For my family and neighbors here in Istria, polenta has become quite an occasion during the pandemic. Together we sowed a field with maize, the first for many years, and I learned how labor-intensive it is—the harvesting, drying, shelling, grinding, and sifting. While movement was restricted here due to COVID-19 the polenta flowed through the village in the form of gift exchanges of eggs, cabbages, olive oil, and cakes. And when restrictions eased our first communal meal was a feast featuring wild boar stew with scoops of stiff golden polenta.
Polenta was once an everyday staple here in Istria, the peninsula in the Adriatic which today comprises parts of Croatia, Slovenia, and Italy. Families grew maize, both yellow and white, and took it to one of the hundreds of small mills, now ruins in the forest. But while other so-called peasant foods associated with Istria’s rural heritage have become hallmark features of “Istrian cuisine,” polenta has not experienced this culinary revival. Unlike most of those other dishes it was not a feasting food, so perhaps its association with poverty makes it unsuitable.
It also takes time to cook, which is inconvenient. Of course, one can buy “quick-cook” polenta. But if you have the time—and perhaps you do right now—it’s worth finding some coarsely ground cornmeal and an hour to cook it. The pot only needs intermittent care, it provides an alternative to pasta, and leftovers fry up beautifully. If you’re used to quick-cook polenta the taste and texture will surprise you too. You can enrich it by substituting stock or milk for water and adding butter and cheese. But good cornmeal needs just salt and a dash of olive oil, leaving the sweet maize flavor intact.
Soft or stiff
This is personal preference: a soothing porridge-like consistency to eat with a spoon, or rough hunks of firm polenta to contrast with a saucy stew. The difference is achieved by varying the ratio of polenta to water, measured by volume. As a rule of thumb 1:2 results in a very firm polenta, 1:3 medium and 1:4 or more soft. However, it depends on the grind, so follow packet instructions, or experiment until you find your sweet spot.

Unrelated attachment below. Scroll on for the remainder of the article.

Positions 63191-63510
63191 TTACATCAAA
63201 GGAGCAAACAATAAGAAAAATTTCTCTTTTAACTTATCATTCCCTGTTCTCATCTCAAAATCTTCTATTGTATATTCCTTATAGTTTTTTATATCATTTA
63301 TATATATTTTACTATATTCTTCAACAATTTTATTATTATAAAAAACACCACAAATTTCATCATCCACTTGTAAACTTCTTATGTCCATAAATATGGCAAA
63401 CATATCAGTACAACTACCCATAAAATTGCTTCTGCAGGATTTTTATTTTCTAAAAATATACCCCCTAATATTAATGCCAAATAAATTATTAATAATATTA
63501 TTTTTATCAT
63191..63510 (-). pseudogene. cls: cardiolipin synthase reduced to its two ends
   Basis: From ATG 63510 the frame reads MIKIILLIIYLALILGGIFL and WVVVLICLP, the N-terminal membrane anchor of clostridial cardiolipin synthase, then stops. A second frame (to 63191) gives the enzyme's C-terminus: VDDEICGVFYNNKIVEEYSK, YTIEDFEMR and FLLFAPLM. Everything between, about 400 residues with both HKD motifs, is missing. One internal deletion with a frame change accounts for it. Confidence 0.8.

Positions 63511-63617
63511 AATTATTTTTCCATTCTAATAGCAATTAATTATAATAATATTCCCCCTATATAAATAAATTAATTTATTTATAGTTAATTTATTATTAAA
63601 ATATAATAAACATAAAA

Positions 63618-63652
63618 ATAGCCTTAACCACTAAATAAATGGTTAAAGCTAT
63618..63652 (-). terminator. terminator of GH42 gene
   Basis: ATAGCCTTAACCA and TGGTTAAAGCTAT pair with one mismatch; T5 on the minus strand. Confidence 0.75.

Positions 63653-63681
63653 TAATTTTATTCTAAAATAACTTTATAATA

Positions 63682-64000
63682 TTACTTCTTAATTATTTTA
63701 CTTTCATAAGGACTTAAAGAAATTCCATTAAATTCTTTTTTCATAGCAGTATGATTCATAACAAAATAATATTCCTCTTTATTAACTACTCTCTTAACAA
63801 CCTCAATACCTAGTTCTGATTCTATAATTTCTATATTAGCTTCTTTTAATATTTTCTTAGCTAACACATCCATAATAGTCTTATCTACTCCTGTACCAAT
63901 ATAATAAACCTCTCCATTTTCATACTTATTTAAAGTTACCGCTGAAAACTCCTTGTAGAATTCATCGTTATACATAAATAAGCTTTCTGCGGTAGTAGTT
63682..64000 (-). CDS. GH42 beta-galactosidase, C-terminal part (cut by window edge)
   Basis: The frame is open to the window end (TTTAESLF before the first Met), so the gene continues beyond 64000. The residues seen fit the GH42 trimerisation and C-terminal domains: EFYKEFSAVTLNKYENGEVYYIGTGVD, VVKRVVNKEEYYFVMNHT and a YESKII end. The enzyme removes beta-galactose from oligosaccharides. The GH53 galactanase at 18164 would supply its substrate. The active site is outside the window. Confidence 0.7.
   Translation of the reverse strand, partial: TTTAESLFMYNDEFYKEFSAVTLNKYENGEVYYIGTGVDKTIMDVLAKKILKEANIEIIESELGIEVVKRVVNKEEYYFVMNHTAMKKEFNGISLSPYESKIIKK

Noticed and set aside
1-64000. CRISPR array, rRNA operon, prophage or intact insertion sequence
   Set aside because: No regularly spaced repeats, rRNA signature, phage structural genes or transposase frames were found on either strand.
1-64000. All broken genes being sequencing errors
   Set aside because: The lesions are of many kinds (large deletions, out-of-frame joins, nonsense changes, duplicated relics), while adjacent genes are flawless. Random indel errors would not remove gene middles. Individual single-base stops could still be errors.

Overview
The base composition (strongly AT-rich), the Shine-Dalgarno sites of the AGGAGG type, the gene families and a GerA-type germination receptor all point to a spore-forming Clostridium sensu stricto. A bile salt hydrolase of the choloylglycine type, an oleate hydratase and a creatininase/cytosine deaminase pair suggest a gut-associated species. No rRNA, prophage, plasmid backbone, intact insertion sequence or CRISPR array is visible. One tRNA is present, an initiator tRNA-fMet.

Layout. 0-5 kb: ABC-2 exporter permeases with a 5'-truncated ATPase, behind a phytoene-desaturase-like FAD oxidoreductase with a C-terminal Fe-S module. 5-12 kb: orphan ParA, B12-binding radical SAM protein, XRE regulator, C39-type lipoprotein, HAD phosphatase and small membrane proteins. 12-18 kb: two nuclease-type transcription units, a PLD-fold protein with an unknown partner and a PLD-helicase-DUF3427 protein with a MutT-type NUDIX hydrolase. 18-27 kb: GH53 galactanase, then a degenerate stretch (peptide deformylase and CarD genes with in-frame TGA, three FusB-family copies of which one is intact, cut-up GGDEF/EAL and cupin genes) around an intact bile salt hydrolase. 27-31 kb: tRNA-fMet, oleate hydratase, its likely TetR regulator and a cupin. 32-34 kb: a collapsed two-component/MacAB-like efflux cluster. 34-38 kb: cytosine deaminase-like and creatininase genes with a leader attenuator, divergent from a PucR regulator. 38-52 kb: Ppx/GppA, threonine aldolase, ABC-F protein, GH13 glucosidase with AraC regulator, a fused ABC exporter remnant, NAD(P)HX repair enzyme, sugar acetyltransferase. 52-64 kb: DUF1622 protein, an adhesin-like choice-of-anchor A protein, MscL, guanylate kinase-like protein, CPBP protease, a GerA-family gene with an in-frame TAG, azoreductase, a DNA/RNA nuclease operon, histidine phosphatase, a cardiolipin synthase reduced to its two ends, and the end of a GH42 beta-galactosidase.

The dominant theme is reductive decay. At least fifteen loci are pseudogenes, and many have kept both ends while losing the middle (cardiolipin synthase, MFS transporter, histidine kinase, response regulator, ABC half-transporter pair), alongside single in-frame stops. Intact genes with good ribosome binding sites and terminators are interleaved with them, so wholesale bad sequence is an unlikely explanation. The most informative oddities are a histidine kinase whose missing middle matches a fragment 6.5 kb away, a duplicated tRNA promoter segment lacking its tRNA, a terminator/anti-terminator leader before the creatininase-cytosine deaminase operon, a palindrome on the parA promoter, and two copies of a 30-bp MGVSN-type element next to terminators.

Basic recipe (serves 6–8)
2 cups (475ml) coarse ground polenta
4–8 cups (945–1,900ml) water (see note above)
3 tablespoons (45ml) olive oil
Choose a medium-large tall saucepan in which the water will fit with headroom. Bring the water to a boil, season with salt, and add the polenta in a steady stream, whisking continuously to prevent lumps. Once it’s all whisked in and bubbling, reduce the heat to very low and switch to a long wooden spoon or spatula to stir in the oil.
Let the polenta cook slowly, magma-like bubbles barely breaking the surface, and stir every 10 or so minutes to prevent it catching at the bottom. Inevitably it will stick a bit, but don’t let it burn or the whole pot will be infused with an unpleasant scorched flavor. It can help to keep the pot covered between stirs. If the consistency feels too stiff, beat in some hot water. After an hour, maybe less, the polenta should be ready. Taste to check no grittiness remains, and add more salt if it is bland. (You could stir in a knob of butter or handful of grated Parmesan at this point.)
If your polenta is soft, scoop it directly into shallow bowls. If it’s firm, you can pour it onto a wooden board, leave to sit for a few minutes to firm up some more, then cut into wedges.
If you cannot eat it all right now, transfer the remainder to a straight-sided container while still piping hot and pourable. Once cooled transfer to the fridge where it will keep for two or three days.
Using leftover polenta
Polenta from the fridge should slide out of its container, providing a neat block to slice into tranches. Place a skillet, preferably cast-iron, over a medium heat and wait until heated before adding enough oil to cover the surface and your slabs of polenta. Fry for a good eight or so minutes on each surface until a golden brown crust has formed and the inside is piping hot. Don’t be tempted to move the pieces too often—they need time to form a crust and release from the pan.
Pretty much anything you can imagine pairing with pasta or mashed potatoes goes with polenta. Here are a few ideas:
- Your favorite meat stew. Here we love it with wild boar goulash, cooked with red wine and flavored with rosemary, sage, and juniper.
- Your favorite greens. Take a heap of kale, mustard greens, chard, or sprouting broccoli and blanch them in salted water. Meanwhile gently fry chopped garlic and chilli, and salted anchovy fillets too if you like, in olive oil. Drain the greens and toss with the garlicky oil.
- Eggs. Polenta and eggs are a fantastic combination, whether the polenta is soft or fried up for breakfast. Keep it simple with fried eggs and chilli sauce, or indulgent with poached eggs, plenty of melty cheese, and a moat of fresh or soured cream.
- Mushrooms: Another great pairing. Slice and simply fry with a little chopped garlic until golden, or turn into a rich ragù with the addition of rehydrated dried wild mushrooms, white wine, and cream.
Anna Colquhoun, a member of the Food Studies Centre at SOAS University of London, is writing her PhD in anthropology. She lives in Croatian Istria where she researches the ways food is implicated in social relations and place-making as the region becomes a “gastronomic” destination. She has worked in food for many years and written several cookbooks.
Charlotte Hollands created artwork as well as spot illustrations of experiences from social distancing life for AN’s pandemic issue. Hollands is an illustrator, artist, and ethnographer who is developing new ways to use illustration within social science research and is currently completing her first graphic nonfiction book, written by Alisse Waterston.
Cite as: Colquhoun, Anna. 2020. “A Recipe for Polenta from Istria.” Anthropology News website, June 19, 2020. DOI: 10.1111/AN.1434